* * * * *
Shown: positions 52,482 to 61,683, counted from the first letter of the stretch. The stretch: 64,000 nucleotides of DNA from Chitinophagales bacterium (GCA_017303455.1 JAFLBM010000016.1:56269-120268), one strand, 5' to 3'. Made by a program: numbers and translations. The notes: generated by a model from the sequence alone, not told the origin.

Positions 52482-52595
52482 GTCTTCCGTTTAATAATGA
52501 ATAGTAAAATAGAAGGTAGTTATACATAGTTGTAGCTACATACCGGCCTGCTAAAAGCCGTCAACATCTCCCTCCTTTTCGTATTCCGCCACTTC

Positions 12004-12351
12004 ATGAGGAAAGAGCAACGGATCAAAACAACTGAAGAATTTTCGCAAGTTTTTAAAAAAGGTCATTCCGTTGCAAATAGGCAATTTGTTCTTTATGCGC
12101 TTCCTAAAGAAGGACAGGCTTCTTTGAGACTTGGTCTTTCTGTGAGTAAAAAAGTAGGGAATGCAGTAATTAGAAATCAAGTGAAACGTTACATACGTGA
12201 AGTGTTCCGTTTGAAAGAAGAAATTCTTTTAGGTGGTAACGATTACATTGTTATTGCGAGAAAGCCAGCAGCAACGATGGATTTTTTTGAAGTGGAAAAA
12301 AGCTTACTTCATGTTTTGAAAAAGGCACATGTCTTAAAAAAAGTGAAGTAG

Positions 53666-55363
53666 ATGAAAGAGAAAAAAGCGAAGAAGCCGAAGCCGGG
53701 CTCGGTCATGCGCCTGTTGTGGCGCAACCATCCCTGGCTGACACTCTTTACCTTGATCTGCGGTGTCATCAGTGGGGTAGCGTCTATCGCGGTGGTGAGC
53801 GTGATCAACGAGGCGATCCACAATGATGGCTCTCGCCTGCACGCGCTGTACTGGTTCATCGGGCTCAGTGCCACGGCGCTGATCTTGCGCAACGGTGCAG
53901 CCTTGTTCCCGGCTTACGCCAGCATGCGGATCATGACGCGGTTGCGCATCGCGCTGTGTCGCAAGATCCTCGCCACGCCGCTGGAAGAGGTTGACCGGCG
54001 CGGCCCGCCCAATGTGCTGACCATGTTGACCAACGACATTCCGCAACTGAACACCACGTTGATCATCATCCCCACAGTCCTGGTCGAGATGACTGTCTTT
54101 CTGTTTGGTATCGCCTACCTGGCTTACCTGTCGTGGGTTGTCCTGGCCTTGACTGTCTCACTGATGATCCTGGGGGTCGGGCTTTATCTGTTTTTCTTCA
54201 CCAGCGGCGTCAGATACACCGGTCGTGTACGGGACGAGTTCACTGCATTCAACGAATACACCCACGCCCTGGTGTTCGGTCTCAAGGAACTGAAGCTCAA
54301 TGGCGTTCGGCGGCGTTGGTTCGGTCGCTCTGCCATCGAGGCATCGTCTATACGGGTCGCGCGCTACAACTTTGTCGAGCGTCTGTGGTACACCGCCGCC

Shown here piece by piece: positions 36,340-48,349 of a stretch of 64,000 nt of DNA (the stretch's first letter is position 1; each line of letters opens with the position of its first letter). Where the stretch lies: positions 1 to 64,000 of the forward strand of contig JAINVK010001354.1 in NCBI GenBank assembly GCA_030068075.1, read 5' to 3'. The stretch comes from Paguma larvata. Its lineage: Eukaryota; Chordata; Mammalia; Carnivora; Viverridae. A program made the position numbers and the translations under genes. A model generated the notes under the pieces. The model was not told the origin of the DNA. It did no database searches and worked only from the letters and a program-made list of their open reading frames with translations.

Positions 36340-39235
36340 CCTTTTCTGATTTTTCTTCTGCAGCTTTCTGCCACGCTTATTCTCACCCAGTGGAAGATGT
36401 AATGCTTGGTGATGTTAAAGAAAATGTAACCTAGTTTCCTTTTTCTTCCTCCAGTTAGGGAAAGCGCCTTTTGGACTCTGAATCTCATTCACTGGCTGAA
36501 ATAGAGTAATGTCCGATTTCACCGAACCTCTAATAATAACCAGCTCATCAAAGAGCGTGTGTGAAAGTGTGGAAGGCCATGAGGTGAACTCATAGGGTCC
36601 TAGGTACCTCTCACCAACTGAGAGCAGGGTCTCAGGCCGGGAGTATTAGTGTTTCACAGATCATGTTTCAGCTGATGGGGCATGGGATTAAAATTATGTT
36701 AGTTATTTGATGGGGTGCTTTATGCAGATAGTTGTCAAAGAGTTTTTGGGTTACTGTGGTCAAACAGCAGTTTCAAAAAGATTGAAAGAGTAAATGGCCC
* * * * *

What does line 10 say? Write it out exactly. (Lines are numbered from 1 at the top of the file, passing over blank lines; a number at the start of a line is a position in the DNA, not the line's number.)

Positions 53666-55363